The second time is the hacker plan and the mutiny. Again he has good intentions, but he acts without considering the big picture (including just how dumb the plan was). People die when the plan falls apart, and someone has to sacrifice their life to cover for his failure (Holdo). The importance of this was showing that he wants to lead outside the cockpit too, not just lead a fighter wing.

    Finally, he leads the ski-speeder charge against the First Order. Realising the attack isn't going to work, he calls the survivors back, showing that he's learned from the errors he had made previously. Because he's learned, no one has to sacrifice themselves to cover for him (Finn doesn't have to suicide ram the First Order cannon). He's placed in the same position that he himself had put Leia in at the start of the film - Finn is egging him on to rush to help Luke, but Poe sees the bigger picture, being that the Resistance need to get the hell out of there.

    (I don't meant to demean you by spelling all this out, I just enjoy that it's the same process each time - rash action, defy superior who has the bigger picture in mind, someone has to sacrifice themselves)

    It's not a storyline without issue. You're right that it would have been more logical from an audience point of view for Holdo to tell Poe what her plan was, or to have a 'spy in the fleet' storyline like the BSG episode that inspired the hyperspace tracking thing, if only to justify why she didn't tell him (and maybe give more context to the throwaway "we tracked their fleet" in TFA that led to the First Order finding their base). All I can offer is that Poe had been demoted after the most disastrous of Pyrrhic victories, which clearly played into Holdo's initial disdain for him. Also, "we ran a decloacking scan" is one of the worst lines of dialogue in any of these films, and what infuriates me is that it so easily could have been fixed. Just say that the hacker told them how to calibrate their scanners, anything. Don't just make out that you pressed the button that reveals invisible things. Why aren't you pressing that button all the time? Why isn't it glued down? It falls just the wrong side of 'it's a fantasy film, give them the benefit of the doubt' for me.

    I wouldn't go so far as to say that Holdo "wholeheartedly agreed" with his plan either. She said she liked his spirit, and only after he was out of commission. The Resistance is an armed force, and she was his superior officer. I've read conflicting thoughts on this from members of armed forces on various forums and social media - some say that they wholeheartedly understood where Holdo was coming from and that she didn't need to justify herself to Poe, and others saying the opposite.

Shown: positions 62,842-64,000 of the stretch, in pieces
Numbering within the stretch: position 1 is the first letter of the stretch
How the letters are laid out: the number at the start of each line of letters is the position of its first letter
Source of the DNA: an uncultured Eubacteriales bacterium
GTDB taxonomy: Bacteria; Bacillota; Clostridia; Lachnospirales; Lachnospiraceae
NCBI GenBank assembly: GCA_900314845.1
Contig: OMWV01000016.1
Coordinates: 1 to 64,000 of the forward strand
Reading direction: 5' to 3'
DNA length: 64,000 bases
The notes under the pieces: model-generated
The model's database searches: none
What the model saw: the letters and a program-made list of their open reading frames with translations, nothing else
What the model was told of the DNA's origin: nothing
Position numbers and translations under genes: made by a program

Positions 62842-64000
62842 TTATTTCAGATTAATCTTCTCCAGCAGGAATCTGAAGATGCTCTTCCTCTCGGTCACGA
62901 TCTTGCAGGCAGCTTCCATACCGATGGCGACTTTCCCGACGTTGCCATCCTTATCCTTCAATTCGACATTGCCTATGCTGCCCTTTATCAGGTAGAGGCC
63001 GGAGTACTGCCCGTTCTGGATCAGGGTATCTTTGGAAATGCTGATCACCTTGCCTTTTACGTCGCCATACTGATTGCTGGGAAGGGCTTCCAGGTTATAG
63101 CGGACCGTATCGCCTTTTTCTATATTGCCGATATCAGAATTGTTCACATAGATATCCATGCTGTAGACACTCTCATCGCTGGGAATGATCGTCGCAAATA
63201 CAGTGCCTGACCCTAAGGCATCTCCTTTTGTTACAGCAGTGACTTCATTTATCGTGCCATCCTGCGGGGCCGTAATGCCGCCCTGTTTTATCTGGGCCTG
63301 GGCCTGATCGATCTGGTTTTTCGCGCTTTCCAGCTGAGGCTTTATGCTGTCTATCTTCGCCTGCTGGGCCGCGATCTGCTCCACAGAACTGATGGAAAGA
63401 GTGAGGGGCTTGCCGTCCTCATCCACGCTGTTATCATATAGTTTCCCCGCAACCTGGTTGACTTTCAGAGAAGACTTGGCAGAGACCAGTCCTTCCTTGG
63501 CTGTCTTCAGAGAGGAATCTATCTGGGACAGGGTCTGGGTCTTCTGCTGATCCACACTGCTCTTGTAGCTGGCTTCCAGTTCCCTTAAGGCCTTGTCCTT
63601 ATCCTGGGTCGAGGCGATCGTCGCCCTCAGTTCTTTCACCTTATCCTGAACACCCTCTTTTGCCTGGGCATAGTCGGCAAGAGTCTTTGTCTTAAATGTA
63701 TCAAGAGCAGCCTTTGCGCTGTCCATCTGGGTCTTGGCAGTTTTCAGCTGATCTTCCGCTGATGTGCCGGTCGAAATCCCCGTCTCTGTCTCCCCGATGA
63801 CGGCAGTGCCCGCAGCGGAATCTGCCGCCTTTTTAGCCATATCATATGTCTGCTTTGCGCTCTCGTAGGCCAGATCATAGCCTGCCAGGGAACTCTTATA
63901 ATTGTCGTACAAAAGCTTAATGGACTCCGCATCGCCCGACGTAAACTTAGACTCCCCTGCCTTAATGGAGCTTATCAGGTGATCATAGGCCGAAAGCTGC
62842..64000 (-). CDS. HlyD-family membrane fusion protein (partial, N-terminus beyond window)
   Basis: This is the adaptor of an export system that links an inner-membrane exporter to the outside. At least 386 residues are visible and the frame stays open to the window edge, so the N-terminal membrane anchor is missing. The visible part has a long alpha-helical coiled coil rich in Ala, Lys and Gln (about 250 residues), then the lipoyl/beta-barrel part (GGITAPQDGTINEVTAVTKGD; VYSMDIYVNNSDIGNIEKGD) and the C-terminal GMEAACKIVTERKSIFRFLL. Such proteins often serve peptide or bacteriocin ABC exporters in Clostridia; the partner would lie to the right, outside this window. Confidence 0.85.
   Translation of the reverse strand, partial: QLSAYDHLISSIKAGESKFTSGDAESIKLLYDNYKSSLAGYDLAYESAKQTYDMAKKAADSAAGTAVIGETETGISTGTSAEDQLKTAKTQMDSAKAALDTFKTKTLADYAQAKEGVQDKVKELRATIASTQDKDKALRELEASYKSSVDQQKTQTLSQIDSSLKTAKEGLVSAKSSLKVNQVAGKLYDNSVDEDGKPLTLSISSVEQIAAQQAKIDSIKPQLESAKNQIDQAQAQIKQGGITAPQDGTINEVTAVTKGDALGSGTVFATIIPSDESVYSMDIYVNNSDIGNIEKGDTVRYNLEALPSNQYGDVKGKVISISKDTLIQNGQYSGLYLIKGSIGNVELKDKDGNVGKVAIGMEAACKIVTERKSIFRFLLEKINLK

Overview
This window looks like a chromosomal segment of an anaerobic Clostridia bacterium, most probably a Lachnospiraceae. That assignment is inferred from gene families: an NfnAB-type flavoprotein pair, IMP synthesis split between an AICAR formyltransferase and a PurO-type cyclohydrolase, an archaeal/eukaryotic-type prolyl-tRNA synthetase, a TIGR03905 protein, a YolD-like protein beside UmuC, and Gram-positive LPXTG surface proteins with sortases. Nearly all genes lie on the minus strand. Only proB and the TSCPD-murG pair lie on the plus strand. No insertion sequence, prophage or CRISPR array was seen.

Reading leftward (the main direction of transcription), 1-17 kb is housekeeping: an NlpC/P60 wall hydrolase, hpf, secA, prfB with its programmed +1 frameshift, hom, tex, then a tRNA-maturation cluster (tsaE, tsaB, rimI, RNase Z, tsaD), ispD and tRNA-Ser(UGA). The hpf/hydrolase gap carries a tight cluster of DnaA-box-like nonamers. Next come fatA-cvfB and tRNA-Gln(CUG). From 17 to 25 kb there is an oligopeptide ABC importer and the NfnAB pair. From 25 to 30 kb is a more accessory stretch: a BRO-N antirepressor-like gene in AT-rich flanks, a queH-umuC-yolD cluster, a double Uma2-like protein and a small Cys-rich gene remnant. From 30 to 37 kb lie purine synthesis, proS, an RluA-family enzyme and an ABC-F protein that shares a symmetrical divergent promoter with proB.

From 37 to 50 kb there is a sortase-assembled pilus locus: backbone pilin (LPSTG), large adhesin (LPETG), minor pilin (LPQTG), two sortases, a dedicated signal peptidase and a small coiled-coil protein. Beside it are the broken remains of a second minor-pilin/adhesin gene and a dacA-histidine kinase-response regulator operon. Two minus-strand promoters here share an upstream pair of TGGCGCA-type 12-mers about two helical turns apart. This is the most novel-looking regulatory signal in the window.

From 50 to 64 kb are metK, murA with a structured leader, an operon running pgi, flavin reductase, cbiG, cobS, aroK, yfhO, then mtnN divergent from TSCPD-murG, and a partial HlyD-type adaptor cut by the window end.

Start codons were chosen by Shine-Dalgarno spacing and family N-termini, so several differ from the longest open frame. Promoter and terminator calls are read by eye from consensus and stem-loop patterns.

Re: Finn - I agree that Finn was sidelined. TLJ was a film with three primary focus characters - Rey, Kylo and Poe. There are other characters with arcs in the film (such as Luke, and indeed Finn) but they're secondary to the primary three. To be fair Finn did still have an arc - through both TFA and TLJ it was the same as Han's through ANH and ESB. He went from being in it just for himself at the start of the first film, to in primarily for his friends by beginning of the second film. By the end of the second film he's in it for cause itself, as opposed to just his own friends. There's progression there, even if he's not a focus character.

    Re: Rose - I'm not sure how much of an proper story arc she was in a position to have, in the same way that supporting characters appearing primarily in one of these films never seem to get development. She essentially goes in the same basket as Lando in ESB - he's there, he interacts with and supports our heroes, but there's no arc to his character so to speak. Same as Qui Gon in TPM, for example, or even Chewbacca.
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  10. #160
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    Gotta say, since watching The Rise of Skywalker I like TLJ a lot better, because at least it had some themes and character stuff in it.